IRS Warns of Surge in Tax Scams

Tax filing season has been over for several months, but that has not stopped the scammers from trying to fraudulently impersonate the IRS. In fact, during the summer, the IRS reported a surge in phone-related scams, and in late September, they sent a consumer alert warning that there has been a surge in email, phishing and malware schemes as well.

It is important to note that the scammers have become more sophisticated, using advanced technology to cast a much wider net than they were doing previously. IRS commissioner John Koskinen had this to say about the summer surge in phone scams:

It used to be that most of these bogus calls would come from a live-person. Scammers are evolving and using more and more automated calls in an effort to reach the largest number of victims possible.

The scammers are no longer just targeting vulnerable segments of the population such as the elderly or recent immigrants, either. They are now coming after everybody. Through the use of robocalls and auto-dialers, they are able to leave thousands of messages per day in hopes that a certain percentage will return their calls.

Here is an example of what a scam phone message might say:

Hello, this call is an official notice from the Internal Revenue Service informing you that the IRS is taking legal action against you for the collection of unpaid tax debt. For additional information about this case file, please contact our office immediately at 1-XXX-XXX-XXXX. I repeat, 1-XXX-XXX-XXXX. This is your final notice. Thank you!

Those who call back the scammers are usually told that they owe some type of bogus tax. Two of the most recent are the fictional Federal Student Tax, and a bogus tax owed on an ITunes card or another type of gift card. Even human resources professionals have been targeted to “review” W2 information on employees.

Whatever strategy the scammers use, the end goal is always the same; to gather as much data as possible, so they can have access to your financial information and steal your money. This is why they will almost always insist on payment over the phone, even if it is a relatively small amount of money in question.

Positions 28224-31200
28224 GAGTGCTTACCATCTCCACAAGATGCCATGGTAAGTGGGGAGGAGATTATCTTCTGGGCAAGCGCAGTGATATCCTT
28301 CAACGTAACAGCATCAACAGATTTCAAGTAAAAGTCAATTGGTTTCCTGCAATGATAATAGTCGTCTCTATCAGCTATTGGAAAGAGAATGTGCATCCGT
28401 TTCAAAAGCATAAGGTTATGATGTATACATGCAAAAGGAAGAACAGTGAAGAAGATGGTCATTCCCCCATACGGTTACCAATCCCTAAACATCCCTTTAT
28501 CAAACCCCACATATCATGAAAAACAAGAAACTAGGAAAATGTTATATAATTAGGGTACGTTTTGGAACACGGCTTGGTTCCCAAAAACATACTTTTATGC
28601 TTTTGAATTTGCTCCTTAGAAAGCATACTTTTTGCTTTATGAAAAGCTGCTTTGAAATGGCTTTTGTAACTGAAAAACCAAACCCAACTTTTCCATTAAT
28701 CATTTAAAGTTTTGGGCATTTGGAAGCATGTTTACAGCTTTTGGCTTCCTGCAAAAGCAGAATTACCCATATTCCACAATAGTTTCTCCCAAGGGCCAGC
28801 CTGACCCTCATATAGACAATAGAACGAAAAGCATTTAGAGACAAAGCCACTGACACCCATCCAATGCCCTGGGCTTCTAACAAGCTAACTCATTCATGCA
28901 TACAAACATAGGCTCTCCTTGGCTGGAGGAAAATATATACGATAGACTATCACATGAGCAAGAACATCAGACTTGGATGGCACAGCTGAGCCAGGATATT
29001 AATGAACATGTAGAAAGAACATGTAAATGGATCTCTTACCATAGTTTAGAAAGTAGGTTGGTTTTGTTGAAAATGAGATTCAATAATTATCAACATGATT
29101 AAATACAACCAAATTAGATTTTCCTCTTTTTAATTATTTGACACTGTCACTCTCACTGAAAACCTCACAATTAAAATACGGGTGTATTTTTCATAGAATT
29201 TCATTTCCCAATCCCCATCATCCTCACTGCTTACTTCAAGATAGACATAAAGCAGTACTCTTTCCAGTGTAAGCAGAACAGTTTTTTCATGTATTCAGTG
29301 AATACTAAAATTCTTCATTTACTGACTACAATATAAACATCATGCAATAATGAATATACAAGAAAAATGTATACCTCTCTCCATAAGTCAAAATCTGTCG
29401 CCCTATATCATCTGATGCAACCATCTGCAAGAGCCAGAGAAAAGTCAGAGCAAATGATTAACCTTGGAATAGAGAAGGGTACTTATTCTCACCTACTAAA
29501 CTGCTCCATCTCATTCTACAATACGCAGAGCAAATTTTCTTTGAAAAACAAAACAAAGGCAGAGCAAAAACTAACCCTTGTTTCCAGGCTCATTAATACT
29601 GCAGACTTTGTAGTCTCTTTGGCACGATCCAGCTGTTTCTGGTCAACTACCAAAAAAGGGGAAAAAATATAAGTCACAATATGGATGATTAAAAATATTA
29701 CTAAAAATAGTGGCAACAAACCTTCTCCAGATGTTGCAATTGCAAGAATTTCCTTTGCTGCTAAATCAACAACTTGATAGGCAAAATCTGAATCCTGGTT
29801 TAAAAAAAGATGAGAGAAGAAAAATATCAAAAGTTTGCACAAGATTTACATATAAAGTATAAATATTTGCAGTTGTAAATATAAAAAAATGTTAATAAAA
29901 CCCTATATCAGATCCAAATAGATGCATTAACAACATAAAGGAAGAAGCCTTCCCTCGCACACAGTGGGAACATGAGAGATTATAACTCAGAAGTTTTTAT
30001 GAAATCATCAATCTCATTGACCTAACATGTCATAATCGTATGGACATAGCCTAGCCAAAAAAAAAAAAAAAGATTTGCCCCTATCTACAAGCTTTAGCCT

How to Avoid Being a Victim of an IRS Scam

We have written about this before, but it is always good to review IRS procedures so you do not fall victim to one of these scammers. When it comes to interacting with taxpayers, there are several things the IRS will NEVER do, including: Initiate contact with taxpayers by phone or email without first mailing out a bill;Threaten to have you arrested for not paying your taxes;

  • Initiate contact with taxpayers by phone or email without first mailing out a bill;
  • Threaten to have you arrested for not paying your taxes;
  • Demand payment of taxes without giving you the right to question the amount and/or file an appeal;
  • Force you to use a specific method of payment, such as a credit card, debit card, or check by phone.

If you receive a phone call or email from an IRS impersonator, DO NOT engage the scammer. NEVER return emails or click on any links within the body of the email. Instead, forward the emails to If you receive a live phone call, hang up immediately. And for all live calls and recorded messages, it is best to report them directly to the IRS by calling 1-800-366-4484.

Many people fall for IRS scams because they believe they might actually owe taxes. You can verify that directly with the IRS by calling 1-800-829-1040. But before calling the agency, it might be best to review your tax returns with your accountant. Your accountant can check over your information to determine if there is anything you should be concerned about, and advise you on the best strategies for limiting your tax liability.Crime_Scam_Danger_Fraud_MI

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